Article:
How much more sleazy can the Carillion privatisation mess get?h

This is from the Daily Mail “This is Money” on 12 September 2017:

“Troubled engineer Carillion introduced tougher rules that protect bonuses paid to bosses – just months before it was embroiled in an accounting crisis that wiped £600million off its shares.

The firm changed the wording of its pay policy to make it harder for investors to claw back bonuses paid to executives in the event it ran into financial difficulty.

In recent days Carillion has been under pressure from investors to recoup some of the millions of pounds in bonuses paid to former chief executive Richard Howson and ex-finance chief Richard Adam when they were in charge.
A probe by the Mail has found that previously bosses could have been forced to hand back their annual bonus and share awards in ‘circumstances of corporate failure’.

But in the group’s 2016 annual report this wording was tightened.
It says deferred bonuses may be reduced in circumstances of corporate failure but goes on to say the so-called ‘malus’ and ‘clawback’ provisions can be applied in two circumstances: if results have been misstated or the participant is guilty of gross misconduct.

The changes to clawback rules, if interpreted as being a higher bar, could save bosses millions.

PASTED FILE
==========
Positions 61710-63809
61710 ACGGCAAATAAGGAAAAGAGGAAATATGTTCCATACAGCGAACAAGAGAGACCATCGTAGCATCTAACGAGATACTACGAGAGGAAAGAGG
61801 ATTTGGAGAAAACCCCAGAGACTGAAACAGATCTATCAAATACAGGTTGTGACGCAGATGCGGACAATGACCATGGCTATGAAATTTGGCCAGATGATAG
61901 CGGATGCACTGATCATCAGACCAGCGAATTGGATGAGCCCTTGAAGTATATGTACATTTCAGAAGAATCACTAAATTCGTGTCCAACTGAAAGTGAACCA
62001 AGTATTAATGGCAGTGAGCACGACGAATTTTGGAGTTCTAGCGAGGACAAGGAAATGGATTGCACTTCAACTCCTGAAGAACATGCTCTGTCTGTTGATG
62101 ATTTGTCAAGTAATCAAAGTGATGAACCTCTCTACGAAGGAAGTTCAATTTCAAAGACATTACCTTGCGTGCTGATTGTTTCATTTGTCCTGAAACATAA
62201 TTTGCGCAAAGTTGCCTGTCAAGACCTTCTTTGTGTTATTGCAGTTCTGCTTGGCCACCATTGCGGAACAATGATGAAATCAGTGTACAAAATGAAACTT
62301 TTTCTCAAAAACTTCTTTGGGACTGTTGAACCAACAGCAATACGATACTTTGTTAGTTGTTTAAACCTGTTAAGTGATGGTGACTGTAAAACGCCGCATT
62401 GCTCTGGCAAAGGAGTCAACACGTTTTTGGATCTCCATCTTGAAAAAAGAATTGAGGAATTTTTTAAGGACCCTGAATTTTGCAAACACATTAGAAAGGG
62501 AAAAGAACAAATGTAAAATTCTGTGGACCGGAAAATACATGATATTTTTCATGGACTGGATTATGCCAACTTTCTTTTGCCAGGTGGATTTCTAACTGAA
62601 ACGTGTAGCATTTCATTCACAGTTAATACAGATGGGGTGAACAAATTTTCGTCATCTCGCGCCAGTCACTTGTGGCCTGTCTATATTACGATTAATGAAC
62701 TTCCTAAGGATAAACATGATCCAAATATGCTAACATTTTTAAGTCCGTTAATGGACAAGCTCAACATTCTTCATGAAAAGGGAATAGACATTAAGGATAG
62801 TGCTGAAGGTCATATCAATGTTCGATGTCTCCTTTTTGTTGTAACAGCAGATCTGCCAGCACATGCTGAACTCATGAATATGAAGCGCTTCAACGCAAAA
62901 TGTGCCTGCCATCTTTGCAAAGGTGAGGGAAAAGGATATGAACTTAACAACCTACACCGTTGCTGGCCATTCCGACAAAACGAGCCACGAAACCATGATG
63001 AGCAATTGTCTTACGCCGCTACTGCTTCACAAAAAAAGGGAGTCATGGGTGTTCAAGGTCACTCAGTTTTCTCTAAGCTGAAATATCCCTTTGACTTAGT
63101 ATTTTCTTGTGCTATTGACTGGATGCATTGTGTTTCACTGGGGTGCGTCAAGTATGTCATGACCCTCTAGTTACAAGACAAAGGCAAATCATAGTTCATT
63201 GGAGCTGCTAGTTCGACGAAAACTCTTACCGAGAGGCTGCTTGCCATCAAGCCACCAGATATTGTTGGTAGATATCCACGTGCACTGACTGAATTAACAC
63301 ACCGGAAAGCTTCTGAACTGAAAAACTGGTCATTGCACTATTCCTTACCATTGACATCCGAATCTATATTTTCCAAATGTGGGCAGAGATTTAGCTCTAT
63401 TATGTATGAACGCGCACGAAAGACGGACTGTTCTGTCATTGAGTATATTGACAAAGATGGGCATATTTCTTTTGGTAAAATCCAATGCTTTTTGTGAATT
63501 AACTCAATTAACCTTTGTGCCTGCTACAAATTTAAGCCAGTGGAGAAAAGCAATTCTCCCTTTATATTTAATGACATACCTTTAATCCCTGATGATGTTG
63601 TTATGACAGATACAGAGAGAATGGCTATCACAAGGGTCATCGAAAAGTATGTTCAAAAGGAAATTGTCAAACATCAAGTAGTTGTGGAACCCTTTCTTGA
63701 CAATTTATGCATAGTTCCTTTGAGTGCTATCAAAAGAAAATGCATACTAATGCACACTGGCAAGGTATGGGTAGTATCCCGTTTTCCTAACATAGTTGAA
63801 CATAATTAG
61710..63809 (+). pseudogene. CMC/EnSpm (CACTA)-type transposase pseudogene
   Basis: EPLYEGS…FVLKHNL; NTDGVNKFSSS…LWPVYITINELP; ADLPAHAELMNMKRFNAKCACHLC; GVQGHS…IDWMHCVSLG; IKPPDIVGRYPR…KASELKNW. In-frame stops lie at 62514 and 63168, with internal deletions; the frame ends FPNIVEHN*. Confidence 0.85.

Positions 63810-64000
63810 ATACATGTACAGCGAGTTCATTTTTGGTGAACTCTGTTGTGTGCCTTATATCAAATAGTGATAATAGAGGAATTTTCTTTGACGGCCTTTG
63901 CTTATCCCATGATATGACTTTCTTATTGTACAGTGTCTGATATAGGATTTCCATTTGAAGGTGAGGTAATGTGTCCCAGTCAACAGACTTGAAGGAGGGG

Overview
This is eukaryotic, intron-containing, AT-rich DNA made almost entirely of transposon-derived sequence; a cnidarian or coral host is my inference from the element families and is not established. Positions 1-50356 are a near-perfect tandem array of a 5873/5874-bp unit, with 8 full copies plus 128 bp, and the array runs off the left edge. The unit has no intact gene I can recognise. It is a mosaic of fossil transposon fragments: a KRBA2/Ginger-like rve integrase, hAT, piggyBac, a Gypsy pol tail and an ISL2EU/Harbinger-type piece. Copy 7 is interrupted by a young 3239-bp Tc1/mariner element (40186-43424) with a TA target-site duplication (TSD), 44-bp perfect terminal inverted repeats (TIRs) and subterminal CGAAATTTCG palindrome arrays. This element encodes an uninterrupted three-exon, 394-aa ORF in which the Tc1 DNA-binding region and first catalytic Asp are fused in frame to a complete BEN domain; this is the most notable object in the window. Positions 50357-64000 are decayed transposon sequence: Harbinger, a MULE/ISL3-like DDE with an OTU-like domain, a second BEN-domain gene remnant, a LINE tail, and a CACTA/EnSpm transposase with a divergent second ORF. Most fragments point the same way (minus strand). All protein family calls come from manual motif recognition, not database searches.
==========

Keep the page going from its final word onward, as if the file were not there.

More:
Howson, 49, stepped down from his role as chief executive on the day of the disastrous trading update. He had been in the post since 2009.

He is still with the company as chief operating officer but is due to leave next year. He has made £1.9 million in cash and share bonuses during his tenure, only not getting an award in 2012, according to Mail calculations.
Last year he pocketed a £245,000 bonus in cash and shares as well as a £346,000 long-term incentive award.

Adam, 59, has had up to £2.6million in extra cash and shares since starting in 2006, according to Mail calculations.

Last year he was handed a bonus of £140,000 and long-term incentive awards worth £278,000.

After leaving Carillion in December 2016, he faced a revolt from shareholders at First Group when he joined the transport company’s board. More than a fifth opposed his appointment.

Carillion is still one of the most shorted stocks on the market, suggesting investors are expecting worse to come. But shares closed up 3.7 per cent yesterday, or 1.6p, at 44.76p.

The company declined to comment.”